The second category mistake is how we describe God’s benevolence, her desire for good, within human limits. Firstly, it’s important to understand from within the scriptural framework, human beings are not, nor can they be, innately good. We are flawed creatures by nature. I think any examination of human nature would come to the same conclusion. We have our good moments and our bad moments. So when we talk about good in human terms, what we are saying is our thoughts and actions align for a time with some sense of good. The measure of this good may be considered objective or subjective, transcendent or cultural, real or emotive. It doesn’t matter where you think this sense of good comes from for the purposes of this argument. Regardless, it is in the process of change committed by human beings we find any good. However, when we talk about God being good, we are not talking about a process but an end-state. We are saying that there exists an infinite being of whom a defining property is goodness. The process of human thoughts and actions which are morally good aim towards the end-state of goodness. Human beings may be benevolent through their actions but it is the end-state of all benevolence that is the infinite God.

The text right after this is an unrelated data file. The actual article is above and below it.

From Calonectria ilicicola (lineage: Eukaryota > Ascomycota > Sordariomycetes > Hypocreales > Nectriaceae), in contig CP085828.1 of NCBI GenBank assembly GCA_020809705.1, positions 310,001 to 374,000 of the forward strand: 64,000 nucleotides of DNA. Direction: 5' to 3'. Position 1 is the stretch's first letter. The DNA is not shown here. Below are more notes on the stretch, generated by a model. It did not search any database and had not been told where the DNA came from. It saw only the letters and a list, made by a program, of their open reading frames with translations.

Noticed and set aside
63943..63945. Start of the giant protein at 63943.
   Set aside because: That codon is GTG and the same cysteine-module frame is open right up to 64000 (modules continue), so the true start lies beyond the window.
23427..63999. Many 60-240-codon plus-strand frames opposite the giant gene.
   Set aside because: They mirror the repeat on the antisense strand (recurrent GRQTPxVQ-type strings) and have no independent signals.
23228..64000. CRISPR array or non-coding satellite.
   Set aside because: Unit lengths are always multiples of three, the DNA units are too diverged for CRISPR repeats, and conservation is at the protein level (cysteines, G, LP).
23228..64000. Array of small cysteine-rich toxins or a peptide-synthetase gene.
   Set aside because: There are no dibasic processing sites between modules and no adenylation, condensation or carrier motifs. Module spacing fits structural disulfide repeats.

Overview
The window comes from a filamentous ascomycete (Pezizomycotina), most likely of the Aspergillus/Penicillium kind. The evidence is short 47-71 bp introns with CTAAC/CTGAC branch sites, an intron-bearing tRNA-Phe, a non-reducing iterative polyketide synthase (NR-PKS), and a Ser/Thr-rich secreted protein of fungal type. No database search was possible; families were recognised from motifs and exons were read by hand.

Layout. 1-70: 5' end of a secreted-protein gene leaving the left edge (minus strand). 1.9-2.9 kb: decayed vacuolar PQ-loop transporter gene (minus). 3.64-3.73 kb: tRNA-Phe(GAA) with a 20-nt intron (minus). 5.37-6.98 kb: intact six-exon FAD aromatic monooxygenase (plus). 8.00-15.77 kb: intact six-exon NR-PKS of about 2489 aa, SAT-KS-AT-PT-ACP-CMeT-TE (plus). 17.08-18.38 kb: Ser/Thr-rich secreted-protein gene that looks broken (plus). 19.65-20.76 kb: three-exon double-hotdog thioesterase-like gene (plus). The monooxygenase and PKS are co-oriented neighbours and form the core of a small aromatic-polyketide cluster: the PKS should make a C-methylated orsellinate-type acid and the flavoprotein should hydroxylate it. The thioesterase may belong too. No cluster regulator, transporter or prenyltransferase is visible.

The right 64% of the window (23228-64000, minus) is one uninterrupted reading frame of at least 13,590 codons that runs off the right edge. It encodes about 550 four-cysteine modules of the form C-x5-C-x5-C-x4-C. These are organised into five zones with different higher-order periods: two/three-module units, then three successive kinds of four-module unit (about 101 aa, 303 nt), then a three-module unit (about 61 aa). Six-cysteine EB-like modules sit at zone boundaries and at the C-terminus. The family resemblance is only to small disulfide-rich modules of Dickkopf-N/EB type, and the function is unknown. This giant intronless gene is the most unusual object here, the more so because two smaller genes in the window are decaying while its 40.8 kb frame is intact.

The third category mistake we make is about the nature of evil and its presence in the world. This stems from a mistaken interpretation of good and evil as being equivalent to pleasure and pain or happiness and suffering. Suffering is a part of life. It is no more intrinsically evil than happiness is good. One may find evil causes suffering or doing good causes happiness but that doesn’t mean they are the same thing. Evil is when moral agents turn their backs on doing good. We can see the intent more clearly when we rephrase the Problem of Evil as “If there is an omnipotent and omnibenevolent God, why is there suffering in the world?” or perhaps more explicitly, “If there is an omnipotent and omnibenevolent God, why do bad things happen to good people?” The latter is more explicit than the former because we implicitly accept suffering as just when it is against wrongdoers. Our sense of justice, of being good, is that those who are evil should be punished. So when we complain that there is suffering in the world, we are implicitly arguing that there is suffering in the world and it is directed towards people who don’t deserve it; by allowing this suffering, God cannot be just.